I think this is possibly one of my favourite pieces from the trip to Sennen. The reason being that it seems to get to the ‘essence’ of the subject with minimal fuss. I feel as though I really connected with moment and the painting (for me anyway) encapsulates the experience of being there. Much of the foreground sand is actually the colour of the ground I painted on and I like the slightly unfinished effect. I’m hoping to do a larger version of this in the studio with the explicit intention of trying to retain that fleeting effect and not labouring the surface. It will be interesting to see how it pans out as it will no doubt develop a life/presence of it’s own. The marks will be different and appropriate to the revised scale. I painted this one alongside Tim King in the afternoon sun and enjoyed every minute of it!
‘High sun at Sennen’, 13x10in, oil on board
I also did three acrylics on location where I felt the subject lent itself to a change of medium. There’s something about the area around Pendeen and similiar cliffscapes that make me inclined to favour using acrylics on occasions. I find I can build up the rocks and sea with thin glazes worked over with more opaque marks. This seems to give the darker, shadowy areas a bit more life and energy. Up on the cliffs I like to use acrylics on primed mount card attached to an MDF board. I sit on a camping stool and have the board on the grasss in front of me, propped at a slight angle to avoid glare etc. I use Winsor and Newton slow drying gel which is essential in the absence of a ‘stay wet’ palette which I’m not a fan of. I also add Winsor and Newton flow improver to the water I use to thin the paint for ‘glazing’. This ensures the richness of the thinned colour is retained and doesn’t go slightly chalky (as I find happens with just plain water).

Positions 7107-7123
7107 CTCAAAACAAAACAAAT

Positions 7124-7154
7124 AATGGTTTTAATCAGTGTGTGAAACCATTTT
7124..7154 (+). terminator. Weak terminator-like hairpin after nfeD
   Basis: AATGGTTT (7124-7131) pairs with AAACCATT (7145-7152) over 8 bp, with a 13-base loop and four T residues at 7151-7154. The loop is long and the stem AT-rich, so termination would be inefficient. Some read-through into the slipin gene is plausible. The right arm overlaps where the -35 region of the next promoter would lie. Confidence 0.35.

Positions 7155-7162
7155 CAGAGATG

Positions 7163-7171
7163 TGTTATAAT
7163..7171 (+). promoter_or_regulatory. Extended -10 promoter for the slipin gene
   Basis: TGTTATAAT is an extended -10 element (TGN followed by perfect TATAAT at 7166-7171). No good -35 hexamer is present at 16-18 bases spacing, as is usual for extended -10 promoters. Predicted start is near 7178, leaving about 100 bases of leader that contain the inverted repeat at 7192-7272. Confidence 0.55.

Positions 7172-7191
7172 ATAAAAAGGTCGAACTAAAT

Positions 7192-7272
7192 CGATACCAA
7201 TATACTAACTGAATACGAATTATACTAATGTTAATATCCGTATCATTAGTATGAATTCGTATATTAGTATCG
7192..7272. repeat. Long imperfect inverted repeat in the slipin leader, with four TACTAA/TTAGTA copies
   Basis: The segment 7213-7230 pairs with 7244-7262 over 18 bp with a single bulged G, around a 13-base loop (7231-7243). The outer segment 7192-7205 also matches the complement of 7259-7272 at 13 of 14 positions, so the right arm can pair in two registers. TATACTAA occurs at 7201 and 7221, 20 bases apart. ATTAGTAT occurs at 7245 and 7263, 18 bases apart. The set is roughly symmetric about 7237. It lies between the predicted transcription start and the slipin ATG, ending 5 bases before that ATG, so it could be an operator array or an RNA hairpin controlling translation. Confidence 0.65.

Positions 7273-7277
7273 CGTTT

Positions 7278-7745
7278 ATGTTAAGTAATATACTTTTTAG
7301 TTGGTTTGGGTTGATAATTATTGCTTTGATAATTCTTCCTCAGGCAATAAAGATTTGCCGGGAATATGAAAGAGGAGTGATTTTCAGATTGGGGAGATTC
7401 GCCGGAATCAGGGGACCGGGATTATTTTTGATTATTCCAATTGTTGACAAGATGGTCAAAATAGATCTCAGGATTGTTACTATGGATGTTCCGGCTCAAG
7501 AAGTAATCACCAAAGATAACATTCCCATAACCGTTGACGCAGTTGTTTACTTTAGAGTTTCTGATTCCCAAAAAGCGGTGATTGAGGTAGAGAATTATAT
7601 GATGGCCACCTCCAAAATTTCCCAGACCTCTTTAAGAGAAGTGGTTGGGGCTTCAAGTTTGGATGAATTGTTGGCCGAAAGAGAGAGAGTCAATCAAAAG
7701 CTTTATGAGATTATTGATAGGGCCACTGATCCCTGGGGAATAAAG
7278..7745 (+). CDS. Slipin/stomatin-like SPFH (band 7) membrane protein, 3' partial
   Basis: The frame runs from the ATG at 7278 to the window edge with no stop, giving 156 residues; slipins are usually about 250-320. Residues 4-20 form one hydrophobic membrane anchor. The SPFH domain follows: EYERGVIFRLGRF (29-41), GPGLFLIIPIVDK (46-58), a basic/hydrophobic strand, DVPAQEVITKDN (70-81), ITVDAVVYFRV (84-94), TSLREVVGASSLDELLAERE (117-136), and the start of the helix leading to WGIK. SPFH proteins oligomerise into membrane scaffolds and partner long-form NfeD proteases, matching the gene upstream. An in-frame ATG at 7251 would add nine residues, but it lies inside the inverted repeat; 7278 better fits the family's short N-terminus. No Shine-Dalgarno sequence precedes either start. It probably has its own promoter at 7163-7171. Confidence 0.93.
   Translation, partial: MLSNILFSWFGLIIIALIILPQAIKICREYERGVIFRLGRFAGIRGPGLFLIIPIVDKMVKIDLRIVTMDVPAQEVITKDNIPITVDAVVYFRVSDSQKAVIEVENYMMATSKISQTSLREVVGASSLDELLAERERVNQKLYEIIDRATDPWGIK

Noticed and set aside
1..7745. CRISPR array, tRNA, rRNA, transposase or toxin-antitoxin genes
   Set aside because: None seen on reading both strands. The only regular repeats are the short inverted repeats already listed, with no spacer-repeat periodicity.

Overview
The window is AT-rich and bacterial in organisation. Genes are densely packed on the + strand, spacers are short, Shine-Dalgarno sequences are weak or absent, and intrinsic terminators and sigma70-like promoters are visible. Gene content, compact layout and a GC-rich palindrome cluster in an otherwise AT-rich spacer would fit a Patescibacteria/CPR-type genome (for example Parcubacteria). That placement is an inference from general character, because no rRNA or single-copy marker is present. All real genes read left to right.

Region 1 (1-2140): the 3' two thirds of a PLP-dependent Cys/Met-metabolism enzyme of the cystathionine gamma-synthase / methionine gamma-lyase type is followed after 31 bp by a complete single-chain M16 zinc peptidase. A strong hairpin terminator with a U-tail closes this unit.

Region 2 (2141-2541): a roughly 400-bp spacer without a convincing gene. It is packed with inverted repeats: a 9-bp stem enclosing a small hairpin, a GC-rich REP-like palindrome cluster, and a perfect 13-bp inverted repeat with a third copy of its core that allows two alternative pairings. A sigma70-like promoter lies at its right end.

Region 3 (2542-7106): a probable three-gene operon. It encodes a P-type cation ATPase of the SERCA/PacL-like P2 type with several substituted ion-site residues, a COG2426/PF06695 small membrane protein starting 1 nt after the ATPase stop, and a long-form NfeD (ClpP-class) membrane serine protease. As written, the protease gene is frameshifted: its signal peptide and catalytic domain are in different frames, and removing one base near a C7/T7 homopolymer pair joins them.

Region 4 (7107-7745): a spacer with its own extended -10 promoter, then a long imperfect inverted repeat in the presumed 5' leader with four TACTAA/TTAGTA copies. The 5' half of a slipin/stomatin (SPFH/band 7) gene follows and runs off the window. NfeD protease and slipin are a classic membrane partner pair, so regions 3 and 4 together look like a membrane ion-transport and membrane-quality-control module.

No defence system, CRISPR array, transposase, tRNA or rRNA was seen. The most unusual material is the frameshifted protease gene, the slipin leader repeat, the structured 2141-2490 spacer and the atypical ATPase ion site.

‘Morning sun, Botallack’, 12x16in, acrylic on card
‘The Enys from Pendeen cliff ‘, 16x20in, acrylic on card
‘Looking down at The Enys’, 14x18in, acrylic on card
When using the acrylics I tend to work slightlly larger and more vigorously. I still have the same sort of timeframe, around 1.5 hours, before the light has changed too much. As they’re bigger, I try to get the essentials down as much as I can but it meant they needed a bit of tidying up and resolving back in the studio afterwards. I didn’t want to fiddle too much though as unlike oils, once a mark is down it dries quickly and the underliying location work would be lost. With this in mind, the paintings are resolved to the extent where the gaps are filled in and any oversights corrected as opposed to taking the work in another direction. I’ll save that sort of thing for any new versions I might to do from a location piece.
Finally, a couple of small studies done on the more overcast days when I thought it might be worth using some of the colours offered by the wild flowers
‘Wild flowers, Cot Valley’ – 6x8in, oil on board
‘Tree, gorse, bluebells and sea’ – 10x8in, oil on board